von Hartyshow - am 16.05.2013 14:07

With analyser interface projects there are several things that affect the scope and cost of the project.

a. You can either interface via serial cables or serial to IP converters (which are also called Lantronix or Moxa boxes). The advantage of the serial to IP converters is that the analysers and server don`t need to be close together (indeed we have just interfaced an analyser in Germany to a lab in the UK). If you use serial cables the analysers can`t be more than 10 metres from the server / workstation. The serial to IP converters will add approx $200 - $250 per analyser but also allows the lab to move analysers around

b. Do you know HL7? If you do I can give you data in HL7 files or HL7 sockets.
However, if you don`t, then I would recommend that you get data via ODBC.

c. What database are you using?

d. How are you going to translate the test codes, flags and perhaps the units that the analyser sends?

e. Are you planning bi-directional or mono-directional interfaces? Mono-directional is where you receive data only from the analyser (ie the results and QC data). Bi-directional is where you send the details to the analyser.

If you don`t know HL7 use ODBC. We would setup an ODBC connection between your DB and our Postgresql database.

Also if you go the ODBC route we can translate test codes at the same time. What does this mean? I`ve attached a small pdf file which include some testcodes from the Abbott Architect. The code that the analyser sends is in the parameter column EG ^531~CMV IgG

The other columns are mapped from a table we have created such as CMV IgG (Cytomegalovirus) CMV IgG 6

You would then use the TestID (in this case 6 - an integer you would supply) to map the test back to your LIMS. The Architect codes are fairly easy to view / translate. The Roche/Hitachi cobas e 411 analyser are mainly numbers eg the code for TSH is 10.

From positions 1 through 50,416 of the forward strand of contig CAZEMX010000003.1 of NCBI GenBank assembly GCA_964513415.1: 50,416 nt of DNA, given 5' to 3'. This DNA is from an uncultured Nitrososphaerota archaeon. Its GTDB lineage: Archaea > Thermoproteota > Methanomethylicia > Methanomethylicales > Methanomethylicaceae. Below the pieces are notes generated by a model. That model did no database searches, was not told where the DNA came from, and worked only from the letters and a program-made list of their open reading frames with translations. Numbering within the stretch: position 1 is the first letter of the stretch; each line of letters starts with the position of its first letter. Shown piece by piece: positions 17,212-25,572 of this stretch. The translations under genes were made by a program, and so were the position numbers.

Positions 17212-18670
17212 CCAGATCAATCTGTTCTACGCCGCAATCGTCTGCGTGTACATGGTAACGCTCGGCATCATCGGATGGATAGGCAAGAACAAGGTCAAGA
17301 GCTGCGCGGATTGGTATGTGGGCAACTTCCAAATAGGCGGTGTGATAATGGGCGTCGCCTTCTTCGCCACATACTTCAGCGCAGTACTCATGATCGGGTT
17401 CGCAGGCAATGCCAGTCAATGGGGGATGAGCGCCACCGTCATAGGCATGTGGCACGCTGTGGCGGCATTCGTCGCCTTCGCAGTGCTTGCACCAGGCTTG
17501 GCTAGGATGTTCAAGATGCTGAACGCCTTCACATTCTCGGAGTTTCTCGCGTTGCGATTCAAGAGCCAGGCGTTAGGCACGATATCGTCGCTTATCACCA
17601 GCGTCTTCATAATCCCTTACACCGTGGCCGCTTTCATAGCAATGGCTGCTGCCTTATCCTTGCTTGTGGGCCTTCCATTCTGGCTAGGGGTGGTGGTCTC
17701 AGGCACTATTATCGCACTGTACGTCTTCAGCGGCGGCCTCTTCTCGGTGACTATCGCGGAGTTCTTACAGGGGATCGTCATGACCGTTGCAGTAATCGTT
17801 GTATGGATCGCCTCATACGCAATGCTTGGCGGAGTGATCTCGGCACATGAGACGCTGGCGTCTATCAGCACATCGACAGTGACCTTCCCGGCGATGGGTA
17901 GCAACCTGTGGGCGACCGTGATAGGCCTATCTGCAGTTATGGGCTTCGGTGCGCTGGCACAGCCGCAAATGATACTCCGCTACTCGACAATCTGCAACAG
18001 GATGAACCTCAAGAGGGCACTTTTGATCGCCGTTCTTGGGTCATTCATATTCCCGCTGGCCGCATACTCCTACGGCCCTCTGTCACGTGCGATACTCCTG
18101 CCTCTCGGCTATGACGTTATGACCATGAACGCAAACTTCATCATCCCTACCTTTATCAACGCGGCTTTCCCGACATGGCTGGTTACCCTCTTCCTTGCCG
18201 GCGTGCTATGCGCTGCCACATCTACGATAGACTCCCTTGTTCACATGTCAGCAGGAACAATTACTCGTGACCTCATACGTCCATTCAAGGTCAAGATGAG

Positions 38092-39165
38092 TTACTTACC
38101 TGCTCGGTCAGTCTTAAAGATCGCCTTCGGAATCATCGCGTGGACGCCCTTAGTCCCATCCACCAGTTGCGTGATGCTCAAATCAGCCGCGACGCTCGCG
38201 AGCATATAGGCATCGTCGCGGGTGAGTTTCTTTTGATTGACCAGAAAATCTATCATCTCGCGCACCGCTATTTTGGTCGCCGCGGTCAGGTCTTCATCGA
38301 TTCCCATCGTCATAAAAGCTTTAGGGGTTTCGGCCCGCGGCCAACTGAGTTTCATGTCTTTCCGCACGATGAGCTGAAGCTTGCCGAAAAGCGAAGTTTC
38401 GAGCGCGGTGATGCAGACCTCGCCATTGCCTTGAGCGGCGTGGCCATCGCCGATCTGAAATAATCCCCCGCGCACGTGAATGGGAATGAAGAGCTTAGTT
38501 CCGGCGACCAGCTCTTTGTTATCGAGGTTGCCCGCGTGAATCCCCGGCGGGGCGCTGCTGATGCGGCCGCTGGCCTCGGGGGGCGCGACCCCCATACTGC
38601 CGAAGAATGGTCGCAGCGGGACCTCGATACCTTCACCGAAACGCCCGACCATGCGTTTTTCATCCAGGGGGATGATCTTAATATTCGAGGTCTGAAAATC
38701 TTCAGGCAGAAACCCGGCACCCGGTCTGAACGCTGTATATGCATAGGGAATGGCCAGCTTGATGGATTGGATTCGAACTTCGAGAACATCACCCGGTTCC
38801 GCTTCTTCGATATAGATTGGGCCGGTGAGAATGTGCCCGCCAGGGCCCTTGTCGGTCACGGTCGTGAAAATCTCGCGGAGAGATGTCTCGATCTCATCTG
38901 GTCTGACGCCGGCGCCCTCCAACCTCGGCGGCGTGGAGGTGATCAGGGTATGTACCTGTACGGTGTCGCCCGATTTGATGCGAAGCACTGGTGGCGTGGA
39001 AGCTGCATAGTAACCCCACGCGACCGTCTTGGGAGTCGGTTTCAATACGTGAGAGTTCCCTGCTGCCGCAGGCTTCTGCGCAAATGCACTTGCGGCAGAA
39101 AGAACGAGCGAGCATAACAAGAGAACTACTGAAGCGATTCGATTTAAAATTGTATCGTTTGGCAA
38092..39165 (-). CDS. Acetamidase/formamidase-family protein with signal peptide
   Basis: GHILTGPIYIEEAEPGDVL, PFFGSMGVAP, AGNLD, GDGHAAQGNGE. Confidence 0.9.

Estimated costs are £1800 UK pounds or £1950 UK pounds for each analyser if we use the remote Lantronix connection device. These prices are less than 1/3 of the current costs many labs in the US and UK pay.

As you have several analysers we would include a Windows 2008 R2 or Windows 2012 server in this price... hardware and license. But it sounds like you have a lot of sites and we can negotiate further.

We have spent the best part of 10 years perfecting this solution - it is far from straight forward. Most of the analysers you have listed are bi-directional - so you can send patient demographics and test codes to the analysers as well. In this case we could give you another table to write the data to, if you went the ODBC route. Writing bi-directional interfaces via HL7 is fairly complex, since you would have to do all the test code and unitage translations yourself and even analysers that supposedly use the same protocol often need data in a slightly different format.

Where are the analysers located? If the project were to go ahead would it be possible to have remote access or could we go on site and set everything up (our preferred option)

[attachment 359 Sampletestcodes.pdf]

von Nick Martin - am 21.05.2013 20:50